Canadian Primary Care Sentinel Surveillance Network (CPCSSN) project

Regions: North Slave Region

Tags: chronic disease, electronic health record

Principal Investigator: Manca, Donna P (6)
Licence Number: 15508
Organization: Universtiy of Alberta
Licenced Year(s): 2018 2017 2016 2015 2014
Issued: Jul 17, 2014
Project Team: Ewan Affleck (Co-Investigator, Primary care EMR lead), Brian Forst (Data Manager, University of Alberta)

Objective(s): To create a longitudinal data repository for primary care chronic disease that will be a resource for surveillance and research in primary care to answer questions about the treatment and management of chronic diseases.

Project Description: The aim is to create a longitudinal data repository for primary care chronic disease that will form the basis of surveillance reports, research projects and feedback to participating practices. A regional and a central data repository will be a resource for surveillance and research in primary care to answer questions about the treatment and management of chronic diseases. This data will be used to explore the prevalence and incidence as well as risk factors related to chronic diseases such as; prevalence of co-morbidity and the effect of co-morbidity on management and disease control; drug utilization in chronic disease; and comparison of regions of Canada in relation to the above. At a local level, the regional data may also be used to provide clinicians with confidential individual feedback on their own practices.

The project is separated into two phases. Phase 1 will last one year after which - subject to evaluation - a decision whether or not to expand will be made. Expansion of the research project beyond the data of residents of Yellowknife will depend upon two factors:
•A positive evaluation of phase 1
•The expansion of Electronic Medical Record (EMR) functionality to communities outside of Yellowknife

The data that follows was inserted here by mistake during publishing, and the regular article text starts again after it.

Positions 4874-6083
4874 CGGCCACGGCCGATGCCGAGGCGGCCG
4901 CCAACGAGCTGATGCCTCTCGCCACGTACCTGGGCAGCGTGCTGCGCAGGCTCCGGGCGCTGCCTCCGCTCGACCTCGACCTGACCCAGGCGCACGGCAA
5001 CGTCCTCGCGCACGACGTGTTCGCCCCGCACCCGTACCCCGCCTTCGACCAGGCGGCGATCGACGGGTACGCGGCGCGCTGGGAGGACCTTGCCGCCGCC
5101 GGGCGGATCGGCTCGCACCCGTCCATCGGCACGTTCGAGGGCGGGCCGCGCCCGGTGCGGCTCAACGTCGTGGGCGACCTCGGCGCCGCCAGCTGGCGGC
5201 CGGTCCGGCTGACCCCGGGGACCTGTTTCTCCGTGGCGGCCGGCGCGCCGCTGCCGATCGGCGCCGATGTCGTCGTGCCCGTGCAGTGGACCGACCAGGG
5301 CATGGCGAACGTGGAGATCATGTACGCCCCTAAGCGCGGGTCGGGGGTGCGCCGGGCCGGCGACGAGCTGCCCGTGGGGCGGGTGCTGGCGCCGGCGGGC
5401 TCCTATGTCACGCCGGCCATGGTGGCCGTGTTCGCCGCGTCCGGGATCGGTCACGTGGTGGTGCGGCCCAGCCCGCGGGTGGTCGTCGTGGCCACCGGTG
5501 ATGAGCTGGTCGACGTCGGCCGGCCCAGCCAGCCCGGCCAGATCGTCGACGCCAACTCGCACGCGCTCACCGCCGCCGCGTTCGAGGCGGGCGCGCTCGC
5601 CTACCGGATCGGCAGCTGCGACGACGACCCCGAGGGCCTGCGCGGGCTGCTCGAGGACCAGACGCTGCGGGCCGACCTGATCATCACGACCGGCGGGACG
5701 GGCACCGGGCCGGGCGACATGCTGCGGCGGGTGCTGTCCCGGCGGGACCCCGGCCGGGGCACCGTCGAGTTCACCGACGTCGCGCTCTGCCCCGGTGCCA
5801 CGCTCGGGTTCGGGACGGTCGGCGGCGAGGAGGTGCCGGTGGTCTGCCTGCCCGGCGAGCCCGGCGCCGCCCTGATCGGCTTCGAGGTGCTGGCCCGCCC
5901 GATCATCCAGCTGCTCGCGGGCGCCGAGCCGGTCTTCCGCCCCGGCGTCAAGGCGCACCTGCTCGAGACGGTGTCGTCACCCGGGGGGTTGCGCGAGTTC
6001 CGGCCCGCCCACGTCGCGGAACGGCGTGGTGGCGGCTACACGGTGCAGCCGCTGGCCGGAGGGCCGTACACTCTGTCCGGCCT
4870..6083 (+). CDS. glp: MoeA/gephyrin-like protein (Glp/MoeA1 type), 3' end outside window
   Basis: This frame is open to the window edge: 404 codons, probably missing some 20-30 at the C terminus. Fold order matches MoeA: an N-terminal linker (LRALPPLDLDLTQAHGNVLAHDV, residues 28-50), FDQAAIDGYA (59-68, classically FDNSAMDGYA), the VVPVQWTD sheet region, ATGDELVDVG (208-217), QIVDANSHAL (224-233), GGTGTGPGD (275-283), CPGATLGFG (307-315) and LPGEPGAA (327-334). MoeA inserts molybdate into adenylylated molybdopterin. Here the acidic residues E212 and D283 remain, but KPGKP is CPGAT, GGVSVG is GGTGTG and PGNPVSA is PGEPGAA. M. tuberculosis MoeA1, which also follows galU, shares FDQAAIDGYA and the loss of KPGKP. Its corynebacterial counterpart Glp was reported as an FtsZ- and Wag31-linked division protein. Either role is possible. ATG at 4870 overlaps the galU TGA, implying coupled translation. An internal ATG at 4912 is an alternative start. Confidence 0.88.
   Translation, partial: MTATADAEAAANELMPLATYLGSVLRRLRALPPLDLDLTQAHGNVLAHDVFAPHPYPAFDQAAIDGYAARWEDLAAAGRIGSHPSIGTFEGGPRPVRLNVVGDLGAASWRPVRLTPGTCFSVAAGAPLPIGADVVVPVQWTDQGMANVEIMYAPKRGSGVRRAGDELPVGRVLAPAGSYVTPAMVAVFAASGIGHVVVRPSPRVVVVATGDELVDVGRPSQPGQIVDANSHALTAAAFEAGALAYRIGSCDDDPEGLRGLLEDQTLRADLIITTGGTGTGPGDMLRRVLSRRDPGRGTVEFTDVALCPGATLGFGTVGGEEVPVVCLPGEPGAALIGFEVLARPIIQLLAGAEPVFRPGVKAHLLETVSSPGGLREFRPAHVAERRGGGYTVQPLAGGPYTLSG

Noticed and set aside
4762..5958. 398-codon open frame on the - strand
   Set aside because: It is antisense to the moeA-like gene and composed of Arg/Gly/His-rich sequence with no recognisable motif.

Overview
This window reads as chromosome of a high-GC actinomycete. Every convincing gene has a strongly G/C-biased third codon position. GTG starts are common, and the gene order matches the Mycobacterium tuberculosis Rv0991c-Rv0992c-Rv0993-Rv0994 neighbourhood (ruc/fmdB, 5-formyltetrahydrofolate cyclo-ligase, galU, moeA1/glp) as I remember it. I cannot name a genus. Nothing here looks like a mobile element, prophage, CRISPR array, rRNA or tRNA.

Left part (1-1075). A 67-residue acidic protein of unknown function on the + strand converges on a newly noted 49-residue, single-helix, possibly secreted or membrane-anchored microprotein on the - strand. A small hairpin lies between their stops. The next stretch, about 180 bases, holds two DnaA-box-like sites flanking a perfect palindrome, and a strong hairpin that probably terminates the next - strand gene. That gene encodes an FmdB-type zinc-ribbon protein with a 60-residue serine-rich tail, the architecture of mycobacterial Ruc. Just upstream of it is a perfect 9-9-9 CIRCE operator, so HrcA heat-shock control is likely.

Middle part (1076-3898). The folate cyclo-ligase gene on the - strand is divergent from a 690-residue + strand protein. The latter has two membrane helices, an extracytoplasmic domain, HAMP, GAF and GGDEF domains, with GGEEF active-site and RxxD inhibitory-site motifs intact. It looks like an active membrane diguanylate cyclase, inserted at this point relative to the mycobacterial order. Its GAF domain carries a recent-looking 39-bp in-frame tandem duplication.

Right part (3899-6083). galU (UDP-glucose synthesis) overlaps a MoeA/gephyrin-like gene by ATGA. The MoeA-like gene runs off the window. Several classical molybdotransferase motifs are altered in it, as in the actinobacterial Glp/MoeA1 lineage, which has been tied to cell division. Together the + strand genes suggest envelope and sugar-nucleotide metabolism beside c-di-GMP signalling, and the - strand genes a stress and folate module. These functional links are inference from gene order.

The territorial EMR project is projecting the expansion of digital charting to Hay River and Fort Smith, with further expansion projected the following year.

DATA COLLECTION
De-identified health data and information such as demographic information, conditions, medications, encounters, and other data relevant to chronic and acute conditions (such as laboratory data, physical exam data, referrals data) will be extracted from patients’ medical records and entered into the CPCSSN database. This data will only be identifiable by a unique CPCSSN case number.

The practice level data will be de-identified and data from each local participating practice will be combined to create a local CPCSSN database that will be housed on the Department of Family Medicine’s regional server. The regional server is housed at the High Performance Computing Virtual Laboratory at Queens University, Kingston, Ontario. This data will then be merged with regional data collected from the other networks into a central database, the Central Repository. The Central Repository is a secure server located at the High Performance Computing Virtual Laboratory (HPCVL) at Queen’s University in Kingston, Ontario.

INFORMING PATIENTS:
CPCSSN study information is advertised to patients through posters and handouts and patients are able to refuse to participate.

DATA EXTRACTED:
The CPCSSN case verification number - will consist of two variables. The first variable is the CPCSSN Patient ID. The CPCSSN Patient ID is a number used to identify each unique patient in the CPCSSN dataset. The CPCSSN Patient ID is generated at the time of extraction, however the complexity of the CPCSSN Patient ID is not in its generation, but in ensuring that this assigned ID stays consistent across each extraction cycle. In order for CPCSSN to perform proper surveillance using the patient data, this CPCSSN Patient ID must represent the exact same patient in each data pull (every 3 months). In order to do this, a second variable, the CPCSSN Case Verification Number, is required. A secure, unique value to use for this second variable is the EMR Patient ID assigned to the patient. This ID is invisible to anyone who does not have direct access to the EMR database, and provides a unique identifier for each patient in the EMR. With each data extraction, the local data manager would be able to use the EMR Patient ID as a mapping mechanism during the de-identification and ID assignment processes to ensure that the same patient receives the same CPCSSN Patient ID each and every time data is extracted.